National Geographic News
After years of planning followed by a ten-month journey, the Mars Phoenix Lander is slated to touch down Sunday near the red planet's north pole.
If successful, the probe will be the first lander to reach a Martian pole and the first to actually touch the planet's water ice. (Related gallery: "Phoenix Lander's Search for Mars Water" [August 3, 2007].)
What's more, it could settle the debate over whether Mars was once suitable for life.
As Phoenix closed in on the last miles of its journey, NASA scientists were gearing up for the "seven minutes of terror" that could make or break the U.S. $420-million mission. (Video: animation of the lander's expected turbulent touchdown.)
"Approximately 14 minutes before touchdown, the vehicle separates from its cruise stage," Barry Goldstein, Phoenix project manager at the Jet Propulsion Laboratory in California, said at a recent press conference.
"At this point we lose communication from the vehicle."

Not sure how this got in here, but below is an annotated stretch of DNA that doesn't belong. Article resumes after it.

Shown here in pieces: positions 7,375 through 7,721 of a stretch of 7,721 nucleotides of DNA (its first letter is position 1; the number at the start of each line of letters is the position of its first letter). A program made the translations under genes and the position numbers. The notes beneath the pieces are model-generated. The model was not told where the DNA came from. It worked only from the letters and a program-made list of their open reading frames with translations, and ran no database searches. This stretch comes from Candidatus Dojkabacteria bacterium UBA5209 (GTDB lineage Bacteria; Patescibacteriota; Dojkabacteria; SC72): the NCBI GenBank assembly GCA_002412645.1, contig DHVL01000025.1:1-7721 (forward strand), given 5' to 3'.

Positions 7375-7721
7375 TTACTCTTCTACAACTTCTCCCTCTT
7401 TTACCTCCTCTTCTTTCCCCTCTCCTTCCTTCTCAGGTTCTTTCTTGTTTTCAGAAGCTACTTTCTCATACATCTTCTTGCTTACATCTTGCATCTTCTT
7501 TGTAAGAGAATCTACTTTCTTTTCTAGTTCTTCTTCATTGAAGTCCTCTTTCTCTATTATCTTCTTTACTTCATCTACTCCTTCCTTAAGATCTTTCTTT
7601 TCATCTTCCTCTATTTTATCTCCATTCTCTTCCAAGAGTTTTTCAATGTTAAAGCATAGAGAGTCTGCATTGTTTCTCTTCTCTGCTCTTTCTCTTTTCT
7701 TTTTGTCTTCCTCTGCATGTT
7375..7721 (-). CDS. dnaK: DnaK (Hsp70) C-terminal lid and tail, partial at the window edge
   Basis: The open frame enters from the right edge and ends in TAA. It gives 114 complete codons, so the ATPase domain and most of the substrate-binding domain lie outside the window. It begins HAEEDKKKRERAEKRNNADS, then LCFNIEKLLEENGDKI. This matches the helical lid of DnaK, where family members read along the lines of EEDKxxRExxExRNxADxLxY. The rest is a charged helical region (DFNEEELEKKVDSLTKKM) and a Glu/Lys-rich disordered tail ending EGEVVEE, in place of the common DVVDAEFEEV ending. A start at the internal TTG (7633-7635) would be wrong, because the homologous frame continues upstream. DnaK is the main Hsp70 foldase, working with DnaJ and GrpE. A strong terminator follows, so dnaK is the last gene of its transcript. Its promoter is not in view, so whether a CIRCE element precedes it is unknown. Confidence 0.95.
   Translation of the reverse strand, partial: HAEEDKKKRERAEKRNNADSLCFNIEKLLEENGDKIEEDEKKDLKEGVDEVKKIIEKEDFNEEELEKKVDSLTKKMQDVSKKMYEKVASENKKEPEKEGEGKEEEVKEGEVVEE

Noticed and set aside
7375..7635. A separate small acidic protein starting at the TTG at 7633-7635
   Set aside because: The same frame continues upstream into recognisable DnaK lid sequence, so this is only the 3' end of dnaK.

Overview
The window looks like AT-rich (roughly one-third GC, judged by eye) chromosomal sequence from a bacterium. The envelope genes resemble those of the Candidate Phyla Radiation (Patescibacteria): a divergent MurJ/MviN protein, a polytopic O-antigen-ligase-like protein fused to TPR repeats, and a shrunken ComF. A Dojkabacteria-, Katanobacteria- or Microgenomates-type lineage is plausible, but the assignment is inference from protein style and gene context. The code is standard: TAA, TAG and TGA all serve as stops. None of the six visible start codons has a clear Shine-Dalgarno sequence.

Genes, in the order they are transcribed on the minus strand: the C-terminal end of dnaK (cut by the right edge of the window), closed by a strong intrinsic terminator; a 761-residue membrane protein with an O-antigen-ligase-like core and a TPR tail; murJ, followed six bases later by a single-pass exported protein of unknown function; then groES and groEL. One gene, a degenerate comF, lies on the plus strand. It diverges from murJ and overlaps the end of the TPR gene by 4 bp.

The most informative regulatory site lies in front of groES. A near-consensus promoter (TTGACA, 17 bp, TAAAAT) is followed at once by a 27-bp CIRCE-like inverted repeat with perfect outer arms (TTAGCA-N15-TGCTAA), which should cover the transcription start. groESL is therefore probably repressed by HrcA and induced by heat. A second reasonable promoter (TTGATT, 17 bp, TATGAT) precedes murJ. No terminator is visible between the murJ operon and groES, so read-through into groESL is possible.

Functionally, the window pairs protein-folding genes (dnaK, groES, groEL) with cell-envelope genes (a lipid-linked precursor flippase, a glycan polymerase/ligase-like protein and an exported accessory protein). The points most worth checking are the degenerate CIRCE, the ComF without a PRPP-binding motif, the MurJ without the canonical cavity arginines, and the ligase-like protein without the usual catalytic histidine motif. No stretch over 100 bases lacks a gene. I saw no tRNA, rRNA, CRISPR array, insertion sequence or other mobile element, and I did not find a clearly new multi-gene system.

Once the craft reaches Mars's atmosphere, the next critical seven minutes make up what's known as the Entry, Descent, and Landing (EDL) phase.
Screaming down at about 12,600 miles (20,270 kilometers) an hour, the craft must open a parachute to slow itself for a three-minute glide to the surface about 70 miles (113 kilometers) below.
The craft's landing sequence then includes steps such as jettisoning its heat shield, extending its legs, and firing its landing thrusters.
"There are 26 pyrotechnic events, and each of those have to work perfectly for this to go as planned," Goldstein said. "Getting EDL communication [at touchdown]—that'll be the three seconds that I am really biting my nails over."
Risen From the Ashes
The tension for this mission seems especially intense, since Phoenix is not the first craft to attempt a landing at a Martian pole.
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